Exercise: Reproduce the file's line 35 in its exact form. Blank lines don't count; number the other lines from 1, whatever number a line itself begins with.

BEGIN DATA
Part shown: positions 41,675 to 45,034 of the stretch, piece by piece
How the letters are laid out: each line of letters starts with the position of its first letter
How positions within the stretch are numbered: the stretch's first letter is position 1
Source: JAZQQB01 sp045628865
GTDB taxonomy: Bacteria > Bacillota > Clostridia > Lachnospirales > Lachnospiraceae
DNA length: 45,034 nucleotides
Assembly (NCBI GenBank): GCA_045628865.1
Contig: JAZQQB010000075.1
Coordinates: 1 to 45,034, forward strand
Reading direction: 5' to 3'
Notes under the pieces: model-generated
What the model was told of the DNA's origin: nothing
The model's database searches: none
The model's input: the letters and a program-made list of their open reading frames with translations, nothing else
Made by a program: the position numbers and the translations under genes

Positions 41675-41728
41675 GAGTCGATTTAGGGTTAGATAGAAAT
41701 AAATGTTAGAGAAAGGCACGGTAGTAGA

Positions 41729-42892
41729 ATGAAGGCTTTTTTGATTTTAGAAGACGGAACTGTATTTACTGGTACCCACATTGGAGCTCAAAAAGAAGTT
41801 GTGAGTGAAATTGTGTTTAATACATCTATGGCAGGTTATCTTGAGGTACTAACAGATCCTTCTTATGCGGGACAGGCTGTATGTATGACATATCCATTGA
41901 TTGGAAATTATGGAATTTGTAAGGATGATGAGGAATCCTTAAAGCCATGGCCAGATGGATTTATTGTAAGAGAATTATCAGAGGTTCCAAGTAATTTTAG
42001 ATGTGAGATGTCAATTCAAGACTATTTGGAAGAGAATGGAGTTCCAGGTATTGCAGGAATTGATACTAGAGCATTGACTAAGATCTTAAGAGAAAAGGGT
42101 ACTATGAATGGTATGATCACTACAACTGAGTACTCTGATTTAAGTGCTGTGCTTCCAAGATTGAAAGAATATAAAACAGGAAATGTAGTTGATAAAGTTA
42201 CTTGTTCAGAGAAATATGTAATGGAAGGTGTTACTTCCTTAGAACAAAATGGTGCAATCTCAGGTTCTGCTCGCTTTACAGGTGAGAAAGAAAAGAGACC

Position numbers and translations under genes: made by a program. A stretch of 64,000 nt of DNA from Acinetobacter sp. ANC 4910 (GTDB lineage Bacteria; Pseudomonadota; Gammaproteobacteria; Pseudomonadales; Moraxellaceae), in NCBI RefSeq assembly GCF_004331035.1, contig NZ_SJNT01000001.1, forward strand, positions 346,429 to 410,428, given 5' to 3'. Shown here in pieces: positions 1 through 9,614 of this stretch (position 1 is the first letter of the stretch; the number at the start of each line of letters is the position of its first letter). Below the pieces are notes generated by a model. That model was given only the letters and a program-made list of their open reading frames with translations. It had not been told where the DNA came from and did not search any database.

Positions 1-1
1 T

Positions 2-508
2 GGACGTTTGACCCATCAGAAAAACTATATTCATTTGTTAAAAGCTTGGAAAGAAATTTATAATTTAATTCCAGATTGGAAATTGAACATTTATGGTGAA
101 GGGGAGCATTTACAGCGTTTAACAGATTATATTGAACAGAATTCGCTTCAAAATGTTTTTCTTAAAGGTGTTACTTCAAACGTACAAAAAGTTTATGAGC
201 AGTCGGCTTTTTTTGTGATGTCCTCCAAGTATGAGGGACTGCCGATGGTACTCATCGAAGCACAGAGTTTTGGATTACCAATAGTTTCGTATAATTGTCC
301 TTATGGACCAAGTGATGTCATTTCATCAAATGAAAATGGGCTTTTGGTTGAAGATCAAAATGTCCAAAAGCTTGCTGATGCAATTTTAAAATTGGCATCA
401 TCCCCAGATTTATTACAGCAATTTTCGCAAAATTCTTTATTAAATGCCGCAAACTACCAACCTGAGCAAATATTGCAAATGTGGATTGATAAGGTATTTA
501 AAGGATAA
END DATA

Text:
501 AAGGATAA